EK: Thanks, Ricky, I think you said it perfectly. She is torn between two worlds. I love how Kurt was saying, is this all a dream? Is this all a hallucination, like, is this all just the afterlife? There are so many theories that could sprout from this and any one of them could work. It’s really interesting with Bo because she’s on the precipice of becoming a woman, you know, she’s about to leave this world and go off to Boston and be a scientist. But she’s definitely town and pulled back by the guilt that she’s wrestling with because she’s leaving behind her brother in a dysfunctional world and decaying corn that’s swallowing up this small, one horse town that she loves. It’s the fabric of her childhood. This community means something to her and she does feel an ownership—a pride—about it. A loyalty. So that’s what’s making her go back and try to fix things, but, you know, unfortunately there’s a domino effect from that intention—a good intention—and Pandora’s box opens and stuff hits the fan. But it’s an interesting character and a fun arc to play. The movie [takes place in a] short amount of time, yet she ages quite a bit by the end of this movie. She ages, like, a lifetime after what she goes through.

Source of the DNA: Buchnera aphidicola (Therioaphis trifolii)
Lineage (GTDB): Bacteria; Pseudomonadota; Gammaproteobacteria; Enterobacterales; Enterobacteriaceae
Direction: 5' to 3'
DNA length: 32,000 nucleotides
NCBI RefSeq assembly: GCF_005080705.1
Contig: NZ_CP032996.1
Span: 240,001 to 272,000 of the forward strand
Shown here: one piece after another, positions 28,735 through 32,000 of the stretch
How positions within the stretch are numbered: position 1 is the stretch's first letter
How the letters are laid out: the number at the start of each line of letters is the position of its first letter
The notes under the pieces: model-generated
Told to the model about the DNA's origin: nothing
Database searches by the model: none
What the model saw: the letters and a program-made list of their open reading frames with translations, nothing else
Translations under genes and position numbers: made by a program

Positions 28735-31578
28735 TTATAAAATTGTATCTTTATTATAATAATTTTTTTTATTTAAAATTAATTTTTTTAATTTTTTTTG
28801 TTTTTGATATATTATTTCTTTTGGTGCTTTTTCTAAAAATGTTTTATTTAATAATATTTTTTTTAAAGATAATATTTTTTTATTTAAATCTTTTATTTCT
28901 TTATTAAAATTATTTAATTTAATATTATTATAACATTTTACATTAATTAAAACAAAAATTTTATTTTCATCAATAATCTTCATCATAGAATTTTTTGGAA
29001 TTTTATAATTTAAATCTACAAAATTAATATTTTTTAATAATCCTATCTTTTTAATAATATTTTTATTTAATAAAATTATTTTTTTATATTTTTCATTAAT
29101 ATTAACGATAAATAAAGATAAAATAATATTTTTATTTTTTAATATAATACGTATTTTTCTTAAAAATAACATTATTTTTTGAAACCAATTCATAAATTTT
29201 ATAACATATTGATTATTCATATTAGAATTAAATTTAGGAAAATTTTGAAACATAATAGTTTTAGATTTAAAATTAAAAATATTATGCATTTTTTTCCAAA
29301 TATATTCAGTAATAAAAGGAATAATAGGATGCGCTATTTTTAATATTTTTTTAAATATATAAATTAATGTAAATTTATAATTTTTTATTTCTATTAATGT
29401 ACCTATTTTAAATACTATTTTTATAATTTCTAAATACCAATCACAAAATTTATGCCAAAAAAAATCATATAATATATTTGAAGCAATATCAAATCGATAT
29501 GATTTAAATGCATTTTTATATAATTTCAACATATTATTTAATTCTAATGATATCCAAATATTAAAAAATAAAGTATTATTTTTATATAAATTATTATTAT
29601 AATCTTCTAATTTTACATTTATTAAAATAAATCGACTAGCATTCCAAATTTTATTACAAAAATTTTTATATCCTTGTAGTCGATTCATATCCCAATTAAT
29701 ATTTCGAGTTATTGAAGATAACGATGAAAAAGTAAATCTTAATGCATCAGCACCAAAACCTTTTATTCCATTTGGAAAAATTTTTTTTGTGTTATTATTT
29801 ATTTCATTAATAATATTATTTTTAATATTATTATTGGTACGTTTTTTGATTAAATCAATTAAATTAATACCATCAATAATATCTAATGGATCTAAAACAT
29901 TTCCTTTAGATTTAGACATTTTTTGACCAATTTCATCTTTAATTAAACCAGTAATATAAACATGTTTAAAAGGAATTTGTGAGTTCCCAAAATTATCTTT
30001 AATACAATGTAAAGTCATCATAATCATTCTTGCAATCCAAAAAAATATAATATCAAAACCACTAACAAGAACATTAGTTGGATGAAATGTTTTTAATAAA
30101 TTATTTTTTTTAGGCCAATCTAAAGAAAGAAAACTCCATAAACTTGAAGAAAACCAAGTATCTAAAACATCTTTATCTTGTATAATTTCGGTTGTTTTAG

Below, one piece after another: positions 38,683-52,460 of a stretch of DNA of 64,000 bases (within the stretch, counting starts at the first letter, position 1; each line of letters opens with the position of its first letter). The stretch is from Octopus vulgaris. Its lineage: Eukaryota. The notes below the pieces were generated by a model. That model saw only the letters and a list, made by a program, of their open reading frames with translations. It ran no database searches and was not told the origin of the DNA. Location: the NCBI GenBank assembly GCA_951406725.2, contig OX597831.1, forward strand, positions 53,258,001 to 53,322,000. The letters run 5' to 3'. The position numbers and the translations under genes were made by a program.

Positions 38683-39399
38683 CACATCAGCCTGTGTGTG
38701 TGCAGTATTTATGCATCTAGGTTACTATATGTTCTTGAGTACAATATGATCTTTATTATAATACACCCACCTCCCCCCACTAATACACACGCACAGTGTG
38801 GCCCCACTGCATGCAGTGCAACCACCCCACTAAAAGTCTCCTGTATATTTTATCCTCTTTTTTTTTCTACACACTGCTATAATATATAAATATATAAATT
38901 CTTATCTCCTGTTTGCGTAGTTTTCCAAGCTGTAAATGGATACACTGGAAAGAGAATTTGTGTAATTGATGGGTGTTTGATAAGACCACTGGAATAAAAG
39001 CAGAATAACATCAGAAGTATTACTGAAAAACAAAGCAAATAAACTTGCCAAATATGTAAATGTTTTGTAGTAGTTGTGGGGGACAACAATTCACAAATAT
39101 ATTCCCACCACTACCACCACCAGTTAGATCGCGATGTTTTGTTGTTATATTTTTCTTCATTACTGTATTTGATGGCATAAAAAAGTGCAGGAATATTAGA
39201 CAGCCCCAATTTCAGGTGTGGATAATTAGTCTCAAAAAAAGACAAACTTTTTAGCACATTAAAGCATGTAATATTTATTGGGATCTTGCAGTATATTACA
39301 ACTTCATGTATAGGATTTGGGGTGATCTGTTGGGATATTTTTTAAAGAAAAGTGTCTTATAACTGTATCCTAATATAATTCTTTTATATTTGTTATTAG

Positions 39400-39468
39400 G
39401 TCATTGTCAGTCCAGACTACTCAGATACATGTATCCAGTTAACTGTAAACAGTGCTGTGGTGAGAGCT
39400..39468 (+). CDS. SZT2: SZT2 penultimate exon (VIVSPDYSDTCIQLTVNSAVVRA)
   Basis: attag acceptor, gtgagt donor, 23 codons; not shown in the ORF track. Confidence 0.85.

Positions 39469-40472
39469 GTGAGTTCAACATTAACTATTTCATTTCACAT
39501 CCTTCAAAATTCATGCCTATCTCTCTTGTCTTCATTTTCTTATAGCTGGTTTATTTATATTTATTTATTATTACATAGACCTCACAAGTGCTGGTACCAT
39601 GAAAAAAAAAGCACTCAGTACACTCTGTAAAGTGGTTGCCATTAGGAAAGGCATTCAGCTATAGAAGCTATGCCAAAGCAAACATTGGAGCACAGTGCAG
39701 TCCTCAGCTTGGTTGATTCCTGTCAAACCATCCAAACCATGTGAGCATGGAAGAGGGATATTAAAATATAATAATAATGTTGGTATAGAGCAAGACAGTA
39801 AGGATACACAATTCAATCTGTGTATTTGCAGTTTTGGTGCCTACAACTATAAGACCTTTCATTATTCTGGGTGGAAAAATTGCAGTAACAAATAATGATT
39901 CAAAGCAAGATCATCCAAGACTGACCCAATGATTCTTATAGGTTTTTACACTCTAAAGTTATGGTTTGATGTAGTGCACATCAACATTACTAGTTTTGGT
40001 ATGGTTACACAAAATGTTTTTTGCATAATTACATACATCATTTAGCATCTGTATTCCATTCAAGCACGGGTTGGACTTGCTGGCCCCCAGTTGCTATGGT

KW: You know, there’s a deeper layer which I’ve never spoken about. I didn’t tell Elena about this, or anybody, about this, actually. It’s why I designed her character that way, if I can say that. I mean, we designed it together when we hit the set, for sure, because it changed day by day, but a big part of it was that genre films like this…we know there’s a phenomenon of the “final girl.” There is no phenomenon of the “final guy.” There’s just not. And there has never been, really, a very successful horror film (although I don’t think this is a horror film) that was lead by a male that I can think of. It has always been females. And I believe it’s because of this precise thing—it’s why I made this character. It is mostly young women on the verge of leaving home that really love the ride of horror films. Young women drive the horror audience.